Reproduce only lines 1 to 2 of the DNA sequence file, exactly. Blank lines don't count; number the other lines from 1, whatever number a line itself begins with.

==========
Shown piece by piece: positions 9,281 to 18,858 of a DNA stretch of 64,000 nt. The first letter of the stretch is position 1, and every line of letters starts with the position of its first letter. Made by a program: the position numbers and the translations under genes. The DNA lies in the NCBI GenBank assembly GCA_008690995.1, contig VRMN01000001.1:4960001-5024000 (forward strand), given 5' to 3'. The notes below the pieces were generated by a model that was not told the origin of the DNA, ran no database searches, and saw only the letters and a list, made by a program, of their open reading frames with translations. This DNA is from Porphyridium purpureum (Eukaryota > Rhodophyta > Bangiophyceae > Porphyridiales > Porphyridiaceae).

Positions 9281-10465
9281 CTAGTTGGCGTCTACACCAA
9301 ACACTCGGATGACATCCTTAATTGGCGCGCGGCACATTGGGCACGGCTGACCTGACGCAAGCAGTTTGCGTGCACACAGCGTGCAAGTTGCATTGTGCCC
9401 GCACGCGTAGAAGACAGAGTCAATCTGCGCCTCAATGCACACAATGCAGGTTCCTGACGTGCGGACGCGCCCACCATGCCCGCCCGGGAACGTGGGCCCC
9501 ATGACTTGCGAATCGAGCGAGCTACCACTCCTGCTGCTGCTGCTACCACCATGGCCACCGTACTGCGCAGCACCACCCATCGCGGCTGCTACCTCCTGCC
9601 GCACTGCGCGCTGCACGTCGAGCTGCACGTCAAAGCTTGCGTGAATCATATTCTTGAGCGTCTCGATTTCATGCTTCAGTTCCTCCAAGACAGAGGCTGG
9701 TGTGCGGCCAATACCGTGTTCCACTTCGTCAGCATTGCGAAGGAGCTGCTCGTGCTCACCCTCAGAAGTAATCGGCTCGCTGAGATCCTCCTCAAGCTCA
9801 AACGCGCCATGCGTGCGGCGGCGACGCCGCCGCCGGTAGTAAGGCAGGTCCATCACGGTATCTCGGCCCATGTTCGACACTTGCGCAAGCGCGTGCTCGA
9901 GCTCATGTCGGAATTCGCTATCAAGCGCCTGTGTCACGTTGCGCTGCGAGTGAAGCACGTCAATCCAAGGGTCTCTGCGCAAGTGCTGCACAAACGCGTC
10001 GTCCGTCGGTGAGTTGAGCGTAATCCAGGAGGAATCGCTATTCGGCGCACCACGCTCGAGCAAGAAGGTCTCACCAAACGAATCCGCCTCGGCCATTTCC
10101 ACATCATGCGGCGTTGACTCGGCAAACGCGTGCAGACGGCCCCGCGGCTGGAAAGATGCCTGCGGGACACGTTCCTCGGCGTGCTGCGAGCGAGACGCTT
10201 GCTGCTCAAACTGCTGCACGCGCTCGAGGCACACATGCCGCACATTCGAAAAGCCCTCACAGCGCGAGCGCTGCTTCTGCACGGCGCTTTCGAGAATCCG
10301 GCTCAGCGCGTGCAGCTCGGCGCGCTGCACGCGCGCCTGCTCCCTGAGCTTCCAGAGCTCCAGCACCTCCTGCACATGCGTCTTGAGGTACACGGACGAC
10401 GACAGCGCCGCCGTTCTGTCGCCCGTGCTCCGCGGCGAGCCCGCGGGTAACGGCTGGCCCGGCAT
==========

Shown piece by piece: positions 9,281 to 18,858 of a DNA stretch of 64,000 nt. The first letter of the stretch is position 1, and every line of letters starts with the position of its first letter. Made by a program: the position numbers and the translations under genes. The DNA lies in the NCBI GenBank assembly GCA_008690995.1, contig VRMN01000001.1:4960001-5024000 (forward strand), given 5' to 3'. The notes below the pieces were generated by a model that was not told the origin of the DNA, ran no database searches, and saw only the letters and a list, made by a program, of their open reading frames with translations. This DNA is from Porphyridium purpureum (Eukaryota > Rhodophyta > Bangiophyceae > Porphyridiales > Porphyridiaceae).

Positions 9281-10465